The damage to Auckland's Harbour Bridge once again exposes the underlying problems holding our biggest city back.
Yesterday Auckland commuters suffered long delays as the New Zealand Transport Agency worked to repair a strut on the bridge after truck crashes closed four lanes on Friday.
A crash on the North Shore tripled travel times for some commuters yesterday morning due to bridge lane closures. Both the bridge and western routes were busy and a ferry breakdown added to the frustration.
Permanent repairs will take weeks after two trucks were blown over by winds gusting up to 127km/h, damaging the bridge's superstructure.
The latest transport issues, coming after months of drought and previous problems with the power grid, point to Auckland's infrastructure not being robust enough.
There's a fine line between being a functional city and failing under extreme events but both foreseeable hurdles and potential surprises should be planned for.
Auckland has rarely been a poster child for great planning and striking vision. Projects take years to come to fruition if at all, and clear opportunities are frequently missed.
For every success, such as the Viaduct redevelopment, the Waterview Tunnel and the western cycleway into the centre, there are failures.
They include the ongoing sore spot of a rail link from the airport; a lack of pedestrianisation and beautification of Queen St; the inability to construct a bold sports stadium on the waterfront, when there was a tailor-made chance with the hosting of the Rugby World Cup; the inability to secure the city's ongoing water supply as climate change becomes more apparent.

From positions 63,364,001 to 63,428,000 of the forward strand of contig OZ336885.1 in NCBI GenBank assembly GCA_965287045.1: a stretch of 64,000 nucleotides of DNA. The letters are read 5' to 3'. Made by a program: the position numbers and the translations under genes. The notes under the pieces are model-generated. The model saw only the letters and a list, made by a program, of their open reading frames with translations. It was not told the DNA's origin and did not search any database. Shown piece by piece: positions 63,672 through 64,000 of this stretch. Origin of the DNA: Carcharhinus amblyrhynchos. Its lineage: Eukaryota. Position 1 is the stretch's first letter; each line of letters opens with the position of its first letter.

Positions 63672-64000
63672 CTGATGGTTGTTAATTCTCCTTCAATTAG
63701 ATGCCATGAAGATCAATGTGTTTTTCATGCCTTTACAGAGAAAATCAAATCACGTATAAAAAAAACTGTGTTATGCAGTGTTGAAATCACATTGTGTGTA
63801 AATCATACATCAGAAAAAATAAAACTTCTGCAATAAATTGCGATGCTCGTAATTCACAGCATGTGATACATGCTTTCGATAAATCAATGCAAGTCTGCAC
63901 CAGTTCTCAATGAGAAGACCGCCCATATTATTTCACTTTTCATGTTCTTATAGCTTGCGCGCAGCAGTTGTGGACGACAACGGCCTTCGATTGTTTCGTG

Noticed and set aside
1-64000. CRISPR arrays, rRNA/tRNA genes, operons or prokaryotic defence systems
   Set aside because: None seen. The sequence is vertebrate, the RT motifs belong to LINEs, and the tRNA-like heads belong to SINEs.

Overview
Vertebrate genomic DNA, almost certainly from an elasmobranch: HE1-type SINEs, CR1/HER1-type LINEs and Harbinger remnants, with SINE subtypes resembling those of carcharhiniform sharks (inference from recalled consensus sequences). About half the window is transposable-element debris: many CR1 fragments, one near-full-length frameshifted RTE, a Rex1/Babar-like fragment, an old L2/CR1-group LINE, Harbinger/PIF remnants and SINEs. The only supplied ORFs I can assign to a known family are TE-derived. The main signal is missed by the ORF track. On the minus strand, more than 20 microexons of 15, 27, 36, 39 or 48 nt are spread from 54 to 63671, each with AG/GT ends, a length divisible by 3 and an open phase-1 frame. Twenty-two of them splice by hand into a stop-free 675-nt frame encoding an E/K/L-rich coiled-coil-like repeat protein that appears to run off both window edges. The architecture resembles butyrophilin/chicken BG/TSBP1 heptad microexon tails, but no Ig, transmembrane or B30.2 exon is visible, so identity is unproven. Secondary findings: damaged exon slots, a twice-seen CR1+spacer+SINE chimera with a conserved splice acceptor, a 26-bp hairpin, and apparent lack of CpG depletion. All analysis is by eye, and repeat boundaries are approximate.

The one bright side shining on our harbour bridge over troubled water is that the pandemic has already established the capacity for many office workers to operate remotely, which offers the chance to reduce traffic flows. NZTA said North Shore residents who usually work in the city should strongly consider working from home. Those who didn't heed that advice yesterday will have more incentive to heed it today.
As with the pandemic, it further illustrates the need for longer-term changes to the city with more transport and housing options, less traffic in the centre, and greater use of remote working as a component of business operations.
The goal should be to disperse traffic flows and reduce emissions, and that can be done in a variety of ways: New roadway and rail alternatives; more buses, lanes and park-and-ride options; more safe walking and cycling routes, more water traffic options.
Major urban authorities overseas have used the pandemic for planning moves to better position their cities to face the future, while making use of coronavirus recovery money.
In New Zealand, various authorities have reacted by tending to reach for what they know has worked in the past rather than thinking through what would work for now and in the future.
A Super City amalgamation of cities and boroughs in 2010 was supposed to bring clarity of focus to the major infrastructure requirements of the region. Once again, 10 years on, we are reminded of the opportunities missed.